‘Kiss the Ground’ Documentary Review

By Kate McKenna and Mikayla Hyland-Wood

Agriculture is the biggest way that humans impact our landscape. Over 35% of the world’s ice-free land is dominated by agriculture. In Australia, that number reaches over 50%, helping to nourish our booming population. From crops to stock, the land provides us with so much. To honour agriculture, ‘Kiss the Ground’ tells a story about the most important, and often overlooked, element in the sector: soil. The 2020 environment documentary largely focuses on the United States, and here we both review the film as well as explore what it means for our Australian soil.

Our definition of soil

Soil is more than just dirt. It’s a complex and dynamic structure made up of water, air, and organic microbes to help grow our nutritious foods. Soil is a valuable carbon-sequestering resource that we need to preserve, as it can easily be damaged by water, wind, or agricultural practices. Techniques of deep tillage, heavy pesticide use, and cleared fields promote soil loss or degradation. On the other hand, there are a number of factors that help to build topsoil. In particular, decaying organic matter, nutrient-rich animal droppings, and cover crops whose roots help to give the soil structure and protect it from being carried away.

Here’s a trailer of the movie:

Documentary review

The Kiss the Ground documentary begins with a powerful introduction showing the current and future impacts of climate change. After rather intense scenes, it quickly moves into a lighter atmosphere: one of hope. With a mix of A-list celebrities and soil science experts to act as narrators, the documentary presents an engaging history of agriculture and the impacts of humans on soil health. By describing the emergence of tillage, pesticides and other agricultural discoveries, the film exposes just how fragile the world’s soils are. Since the Green Revolution began in the 1950s, we have lost ⅓ of the world’s top soil. Even more frightening, experts suggest the remaining topsoil will be gone within 60 years. Gabe Brown, a spokesperson and regenerative ranger in the United States, reframes this as “60 harvests to solve the problem” to bring hope back into the narrative.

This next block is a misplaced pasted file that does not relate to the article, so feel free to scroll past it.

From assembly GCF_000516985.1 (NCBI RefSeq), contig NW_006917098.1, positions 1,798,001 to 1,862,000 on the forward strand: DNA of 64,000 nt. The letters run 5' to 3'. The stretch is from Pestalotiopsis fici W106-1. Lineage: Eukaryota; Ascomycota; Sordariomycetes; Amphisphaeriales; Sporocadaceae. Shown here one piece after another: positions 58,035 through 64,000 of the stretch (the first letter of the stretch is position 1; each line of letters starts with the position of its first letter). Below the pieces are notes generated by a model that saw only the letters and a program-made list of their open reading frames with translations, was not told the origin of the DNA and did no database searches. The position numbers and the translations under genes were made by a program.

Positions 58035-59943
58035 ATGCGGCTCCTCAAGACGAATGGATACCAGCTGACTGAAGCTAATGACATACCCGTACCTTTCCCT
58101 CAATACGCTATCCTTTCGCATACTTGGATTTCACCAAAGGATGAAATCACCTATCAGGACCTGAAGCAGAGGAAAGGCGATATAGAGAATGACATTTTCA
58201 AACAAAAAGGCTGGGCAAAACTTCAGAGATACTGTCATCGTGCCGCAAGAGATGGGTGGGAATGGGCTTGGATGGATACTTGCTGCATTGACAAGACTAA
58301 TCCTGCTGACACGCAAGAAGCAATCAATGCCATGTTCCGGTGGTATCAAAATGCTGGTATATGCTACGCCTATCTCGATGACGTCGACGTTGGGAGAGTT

Conventional tillage removing biomass, leaving topsoil vulnerable to wind and water erosion. Credit: Adobe.

The film takes a solutions-orientated perspective to educate the audience on more environmentally-friendly agricultural processes that help maintain soil. These include increasing biodiversity by avoiding monoculture cropping, no-till seeding techniques, responsible animal-integration, large-scale composting and continuous cover cropping. These techniques all aid in improving soil structure, helping the land to retain more water after rainfall events and avoid nutrient-leaching. As a number of experts in the film remind us, “if we look after our soils, our soils will look after us”.

What does this mean for Australian soils?

Kiss the Ground, although an excellent documentary which details the function and importance of soil in agriculture, takes a US-centric approach. Australian soils are different in structure, microbes, and agricultural use as a result of different weathering processes and age. You will likely have noticed the bright red hue of Australian soils if you’ve ever driven across the Simpson Desert or strayed far from a major city. The unique colour is a result of oxidation, or rusting, of iron in the soil over long geological time periods. Our soils have remained untouched by glaciers or soil-making events for millions of years, leaving them to weather and erode slowly. This has left the continent with largely nutrient-poor soils, often covered with scrub and used for cattle or sheep grazing. But this doesn’t mean our soils aren’t important, it means we must care for them even more.